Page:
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  • Writer's pictureElijah Granet

EXPLAINED: Kansas bans trans athletes from girls’ and women's sports, overriding governor's veto

Updated: Apr 12, 2023

The controversial law enforces biological gender categories in school sports.

On April 5th, the Kansas Legislature passed legislation which will have the effect of barring transgender athletes from girls’ school and university sports. The Republican-dominated legislature overrode the veto of the governor, Laura Kelly, who is a Democrat.

In Kansas, a bill ordinarily requires the signature of the governor, but the Legislature (consisting of House of Representatives and the Senate) can nonetheless pass legislation over the governor’s objections with a two-thirds majority in both houses.

The Fairness in Women's Sports Act of 2023 (Kansas) is very short, and bases its actions on of biological sex, which it defines as `̌the biological indication of male and female in the context of reproductive potential or capacity, such as sex chromosomes, naturally occurring sex hormones, gonads and unambiguous internal and external genitalia present at birth.”

The Act does not specify which of these factors will prevail if they conflict. For example, it is not clear whether an individual with complete androgen insensitivity (who will have XY chromosomes but female genitalia and secondary sex characteristics) will be classified as male or female on this basis. It is also not clear how schools and universities are meant to ascertain this information regarding chromosomes, hormones, and genitalia.

Critics of the law have accused it of authorising ‘genital inspections’, but because the law focuses on genitalia as present at birth, schools are more likely to demand original birth certificates.

The Act requires that all state educational bodies with sports teams, along with any private schools or universities competing against them, classify all sports as ‘female’, ‘male’, or ‘mixed’. The last two categories, despite their names, are not required by law to be of only one ‘biological sex’. Female competitions, however, are open only to the female sex, as defined by the act.

The act makes all state schools immune from investigation or censure for excluding transgender girls from female competitions, presumably to exempt such competitions from otherwise applicable non-discrimination law.

The most unusual feature of the act is in § 3, which sets out a system of private enforcement. This means that instead of the government enforcing the law, individual citizens can sue in cases of non-compliance. Specifically, girls who are ‘depriv ed of an athletic opportunity,’, like not getting a medal because they finished one place behind a trans girl, have the right to sue, and recover damages, legal fees, and obtain an injunction to stop the violation of the law. This private enforcement model appears to be inspired by a Texas law enabling private enforcement of an effective ban on early abortions, although this law has now been rendered moot by the overturning of Roe v Wade.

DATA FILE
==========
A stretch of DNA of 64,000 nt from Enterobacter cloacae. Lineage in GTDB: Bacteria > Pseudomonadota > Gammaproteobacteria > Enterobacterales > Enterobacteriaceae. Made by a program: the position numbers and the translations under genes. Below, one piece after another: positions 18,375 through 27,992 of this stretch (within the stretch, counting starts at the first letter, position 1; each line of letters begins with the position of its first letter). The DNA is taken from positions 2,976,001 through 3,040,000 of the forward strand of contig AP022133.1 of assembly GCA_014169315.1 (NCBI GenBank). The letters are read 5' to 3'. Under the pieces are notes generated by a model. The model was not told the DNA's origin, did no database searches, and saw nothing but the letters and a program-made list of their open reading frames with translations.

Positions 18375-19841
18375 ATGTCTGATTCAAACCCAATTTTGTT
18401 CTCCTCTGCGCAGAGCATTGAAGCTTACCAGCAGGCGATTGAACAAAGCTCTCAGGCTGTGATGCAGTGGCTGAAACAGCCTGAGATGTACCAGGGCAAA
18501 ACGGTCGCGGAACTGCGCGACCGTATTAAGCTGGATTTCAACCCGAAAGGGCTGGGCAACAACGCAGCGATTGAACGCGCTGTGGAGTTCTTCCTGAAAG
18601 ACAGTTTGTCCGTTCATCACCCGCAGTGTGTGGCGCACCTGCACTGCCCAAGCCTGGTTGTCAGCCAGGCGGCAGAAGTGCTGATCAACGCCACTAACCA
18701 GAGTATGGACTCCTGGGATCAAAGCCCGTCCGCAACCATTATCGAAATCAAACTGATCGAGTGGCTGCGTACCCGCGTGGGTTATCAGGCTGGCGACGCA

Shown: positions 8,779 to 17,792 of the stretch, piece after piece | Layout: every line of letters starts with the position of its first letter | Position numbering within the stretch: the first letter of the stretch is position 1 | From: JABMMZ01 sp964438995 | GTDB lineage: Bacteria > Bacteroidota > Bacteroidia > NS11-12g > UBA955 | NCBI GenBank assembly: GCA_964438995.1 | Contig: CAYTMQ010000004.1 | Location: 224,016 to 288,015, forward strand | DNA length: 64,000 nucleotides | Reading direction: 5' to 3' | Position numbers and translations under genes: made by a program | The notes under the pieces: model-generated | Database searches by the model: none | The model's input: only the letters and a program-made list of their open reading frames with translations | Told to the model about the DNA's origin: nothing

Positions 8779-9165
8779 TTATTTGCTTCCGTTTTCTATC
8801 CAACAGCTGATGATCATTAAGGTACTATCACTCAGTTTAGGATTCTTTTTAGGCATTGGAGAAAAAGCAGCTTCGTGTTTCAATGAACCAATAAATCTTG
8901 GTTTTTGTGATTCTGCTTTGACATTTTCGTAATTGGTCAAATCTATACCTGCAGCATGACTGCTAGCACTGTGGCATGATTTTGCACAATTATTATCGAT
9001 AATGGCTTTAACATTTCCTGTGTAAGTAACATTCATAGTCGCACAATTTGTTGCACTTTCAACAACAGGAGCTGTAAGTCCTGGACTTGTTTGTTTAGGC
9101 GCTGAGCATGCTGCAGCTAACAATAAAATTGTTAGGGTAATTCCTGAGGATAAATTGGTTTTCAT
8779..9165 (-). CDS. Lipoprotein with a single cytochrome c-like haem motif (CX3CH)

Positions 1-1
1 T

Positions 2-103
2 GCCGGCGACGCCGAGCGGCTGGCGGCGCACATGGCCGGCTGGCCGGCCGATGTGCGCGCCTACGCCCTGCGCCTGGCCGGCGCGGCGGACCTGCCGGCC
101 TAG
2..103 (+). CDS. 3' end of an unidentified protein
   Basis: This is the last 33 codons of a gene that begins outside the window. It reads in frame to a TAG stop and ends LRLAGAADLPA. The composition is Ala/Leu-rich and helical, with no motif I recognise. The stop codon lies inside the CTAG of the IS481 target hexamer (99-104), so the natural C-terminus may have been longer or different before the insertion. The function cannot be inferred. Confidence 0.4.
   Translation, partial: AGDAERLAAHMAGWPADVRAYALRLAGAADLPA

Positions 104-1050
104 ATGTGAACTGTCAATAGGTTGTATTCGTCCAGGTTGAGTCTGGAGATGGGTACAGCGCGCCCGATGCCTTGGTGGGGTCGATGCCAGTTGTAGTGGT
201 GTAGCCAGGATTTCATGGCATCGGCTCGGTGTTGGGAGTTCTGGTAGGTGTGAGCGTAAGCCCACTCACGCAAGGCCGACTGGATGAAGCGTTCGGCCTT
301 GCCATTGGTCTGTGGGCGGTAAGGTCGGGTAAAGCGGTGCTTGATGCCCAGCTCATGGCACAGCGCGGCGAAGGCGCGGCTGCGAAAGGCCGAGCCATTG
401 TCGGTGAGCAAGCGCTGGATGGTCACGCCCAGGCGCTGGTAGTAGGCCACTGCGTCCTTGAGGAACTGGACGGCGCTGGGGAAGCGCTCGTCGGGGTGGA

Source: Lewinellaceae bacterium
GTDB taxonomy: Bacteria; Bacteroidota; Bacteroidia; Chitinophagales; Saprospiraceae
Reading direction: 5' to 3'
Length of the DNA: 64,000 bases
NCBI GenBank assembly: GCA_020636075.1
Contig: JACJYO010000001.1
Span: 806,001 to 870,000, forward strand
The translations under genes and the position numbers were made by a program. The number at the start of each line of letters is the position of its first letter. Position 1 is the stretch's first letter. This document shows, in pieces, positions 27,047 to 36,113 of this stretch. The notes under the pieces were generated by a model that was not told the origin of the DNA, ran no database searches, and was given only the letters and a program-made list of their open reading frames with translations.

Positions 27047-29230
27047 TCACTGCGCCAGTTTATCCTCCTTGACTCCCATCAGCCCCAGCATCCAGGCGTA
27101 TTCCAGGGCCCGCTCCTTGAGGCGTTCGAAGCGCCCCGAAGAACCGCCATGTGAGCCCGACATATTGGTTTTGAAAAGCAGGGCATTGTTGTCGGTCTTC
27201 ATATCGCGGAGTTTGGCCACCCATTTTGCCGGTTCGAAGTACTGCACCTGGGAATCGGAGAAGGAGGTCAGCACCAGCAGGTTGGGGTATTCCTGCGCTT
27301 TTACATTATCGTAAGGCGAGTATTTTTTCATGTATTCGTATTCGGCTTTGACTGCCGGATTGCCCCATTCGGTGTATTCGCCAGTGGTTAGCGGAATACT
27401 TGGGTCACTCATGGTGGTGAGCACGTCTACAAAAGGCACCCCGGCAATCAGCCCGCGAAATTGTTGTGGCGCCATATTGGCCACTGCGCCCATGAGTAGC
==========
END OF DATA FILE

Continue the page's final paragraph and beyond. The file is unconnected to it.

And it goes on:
This is not normally how laws are enforced, and effectively turns ‘biologically female’ student athletes into bounty hunters, allowing them to seek out transgender athletes that they compete with. However, it is not clear if, in practice, there will be any lawsuits, since the number of trans athletes is likely very small and schools are likely to pre-emptively comply with the legislation.

In another unusual step, the law anticipates that it may be struck down by the courts. The final section provides that the provisions are severable, which means that if any one part of the act is found to be unconstitutional or invalid, the rest of the act continues to be in force.

This kind of clause is necessary because the US lacks the equivalent of the Australian Constitution’s Section 109, which confines the effect of a state’s law being struck down by the High Court of Australia for being inconsistent with Commonwealth legislation to only those provisions which are inconsistent, wherever possible. Check out Common(wealth) Knowledge #3 for more on this.

Constitutional challenges are likely to be founded in the equal protection under the law guaranteed by the federal constitution’s Fourteenth Amendment, as well as the analogous guarantee in the state constitution. The legislation may also violate the Biden administration’s proposed new rules for transgender athletes. These rules are to be made under the powers granted by the federal Congress under Title IX which prohibits discrimination on the basis of sex in educational institutions. These would overrule the act because the US Constitution provides that federal law and rules made under it prevail over state law.

The law is therefore only the beginning of a longer fight over school sports in Kansas, and a sign of the direction of travel of this issue in the US. The culture war over sports is now leaving the political arena, and becoming a judicial and legal issue.

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Elijah Granet’s ‘Better AustLII’ web extension.


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